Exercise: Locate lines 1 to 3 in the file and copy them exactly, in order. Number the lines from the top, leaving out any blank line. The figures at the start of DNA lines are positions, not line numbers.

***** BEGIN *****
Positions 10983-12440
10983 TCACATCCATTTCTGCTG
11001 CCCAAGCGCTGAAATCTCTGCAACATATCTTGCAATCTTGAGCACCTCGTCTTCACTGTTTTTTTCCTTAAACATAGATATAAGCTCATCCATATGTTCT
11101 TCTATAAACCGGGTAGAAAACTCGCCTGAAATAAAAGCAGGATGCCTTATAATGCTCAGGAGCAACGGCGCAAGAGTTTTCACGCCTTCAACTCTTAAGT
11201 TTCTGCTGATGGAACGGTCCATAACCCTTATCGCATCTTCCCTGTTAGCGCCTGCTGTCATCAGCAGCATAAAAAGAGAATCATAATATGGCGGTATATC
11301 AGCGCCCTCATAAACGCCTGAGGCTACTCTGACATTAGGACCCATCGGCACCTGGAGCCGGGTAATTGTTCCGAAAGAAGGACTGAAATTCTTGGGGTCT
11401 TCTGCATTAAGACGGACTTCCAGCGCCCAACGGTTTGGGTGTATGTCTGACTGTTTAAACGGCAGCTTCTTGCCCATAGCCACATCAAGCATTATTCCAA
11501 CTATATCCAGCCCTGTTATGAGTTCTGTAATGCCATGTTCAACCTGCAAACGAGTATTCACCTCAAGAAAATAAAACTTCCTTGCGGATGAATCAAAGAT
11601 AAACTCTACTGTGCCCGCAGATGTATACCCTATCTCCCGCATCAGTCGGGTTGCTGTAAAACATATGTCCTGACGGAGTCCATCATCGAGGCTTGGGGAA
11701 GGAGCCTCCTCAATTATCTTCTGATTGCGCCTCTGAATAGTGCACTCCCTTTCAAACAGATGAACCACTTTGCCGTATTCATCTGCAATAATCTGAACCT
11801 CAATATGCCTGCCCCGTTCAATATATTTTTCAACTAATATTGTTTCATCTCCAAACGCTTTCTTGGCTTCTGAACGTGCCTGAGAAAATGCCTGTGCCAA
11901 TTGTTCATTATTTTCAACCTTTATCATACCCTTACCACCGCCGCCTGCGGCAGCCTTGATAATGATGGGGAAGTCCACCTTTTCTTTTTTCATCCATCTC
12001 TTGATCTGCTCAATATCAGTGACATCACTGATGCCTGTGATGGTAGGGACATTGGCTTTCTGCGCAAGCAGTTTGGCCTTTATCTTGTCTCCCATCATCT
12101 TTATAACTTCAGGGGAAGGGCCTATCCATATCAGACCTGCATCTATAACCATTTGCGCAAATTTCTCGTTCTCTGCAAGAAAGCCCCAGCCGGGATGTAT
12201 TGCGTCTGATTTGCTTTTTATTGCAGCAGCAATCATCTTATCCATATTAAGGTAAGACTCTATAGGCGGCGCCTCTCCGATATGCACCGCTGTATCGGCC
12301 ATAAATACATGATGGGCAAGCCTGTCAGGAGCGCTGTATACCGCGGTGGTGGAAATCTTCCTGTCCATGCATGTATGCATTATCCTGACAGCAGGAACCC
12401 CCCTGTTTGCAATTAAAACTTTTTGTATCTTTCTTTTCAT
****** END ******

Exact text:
Positions 10983-12440
10983 TCACATCCATTTCTGCTG
11001 CCCAAGCGCTGAAATCTCTGCAACATATCTTGCAATCTTGAGCACCTCGTCTTCACTGTTTTTTTCCTTAAACATAGATATAAGCTCATCCATATGTTCT